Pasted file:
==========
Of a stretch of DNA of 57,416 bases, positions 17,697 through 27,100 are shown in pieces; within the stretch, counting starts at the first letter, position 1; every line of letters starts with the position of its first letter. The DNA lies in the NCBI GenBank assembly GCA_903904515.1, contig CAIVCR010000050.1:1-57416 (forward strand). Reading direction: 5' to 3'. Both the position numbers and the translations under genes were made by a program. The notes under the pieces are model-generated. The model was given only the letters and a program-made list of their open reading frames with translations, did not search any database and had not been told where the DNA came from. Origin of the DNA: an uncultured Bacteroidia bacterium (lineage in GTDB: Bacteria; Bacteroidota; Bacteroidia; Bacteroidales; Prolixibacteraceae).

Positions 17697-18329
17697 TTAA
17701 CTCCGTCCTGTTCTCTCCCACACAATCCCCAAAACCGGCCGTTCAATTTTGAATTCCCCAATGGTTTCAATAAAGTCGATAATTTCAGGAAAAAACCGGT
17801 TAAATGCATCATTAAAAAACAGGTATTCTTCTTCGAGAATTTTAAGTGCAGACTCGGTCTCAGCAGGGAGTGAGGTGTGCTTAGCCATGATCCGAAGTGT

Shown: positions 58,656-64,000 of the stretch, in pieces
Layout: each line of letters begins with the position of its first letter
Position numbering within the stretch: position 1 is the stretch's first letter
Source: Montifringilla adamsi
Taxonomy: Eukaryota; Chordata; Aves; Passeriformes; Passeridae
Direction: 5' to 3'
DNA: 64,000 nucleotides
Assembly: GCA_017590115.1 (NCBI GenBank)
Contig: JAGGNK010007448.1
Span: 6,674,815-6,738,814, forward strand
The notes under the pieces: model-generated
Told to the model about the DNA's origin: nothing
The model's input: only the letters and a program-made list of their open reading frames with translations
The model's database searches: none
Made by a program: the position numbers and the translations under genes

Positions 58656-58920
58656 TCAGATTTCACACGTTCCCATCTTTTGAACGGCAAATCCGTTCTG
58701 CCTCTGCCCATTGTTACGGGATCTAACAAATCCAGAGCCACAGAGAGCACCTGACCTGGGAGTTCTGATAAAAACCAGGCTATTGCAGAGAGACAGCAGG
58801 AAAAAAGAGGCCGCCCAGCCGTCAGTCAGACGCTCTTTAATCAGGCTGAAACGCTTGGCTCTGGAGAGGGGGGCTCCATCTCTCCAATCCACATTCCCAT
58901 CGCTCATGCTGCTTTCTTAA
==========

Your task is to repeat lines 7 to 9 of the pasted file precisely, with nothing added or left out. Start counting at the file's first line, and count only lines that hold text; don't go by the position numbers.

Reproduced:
Layout: each line of letters begins with the position of its first letter
Position numbering within the stretch: position 1 is the stretch's first letter
Source: Montifringilla adamsi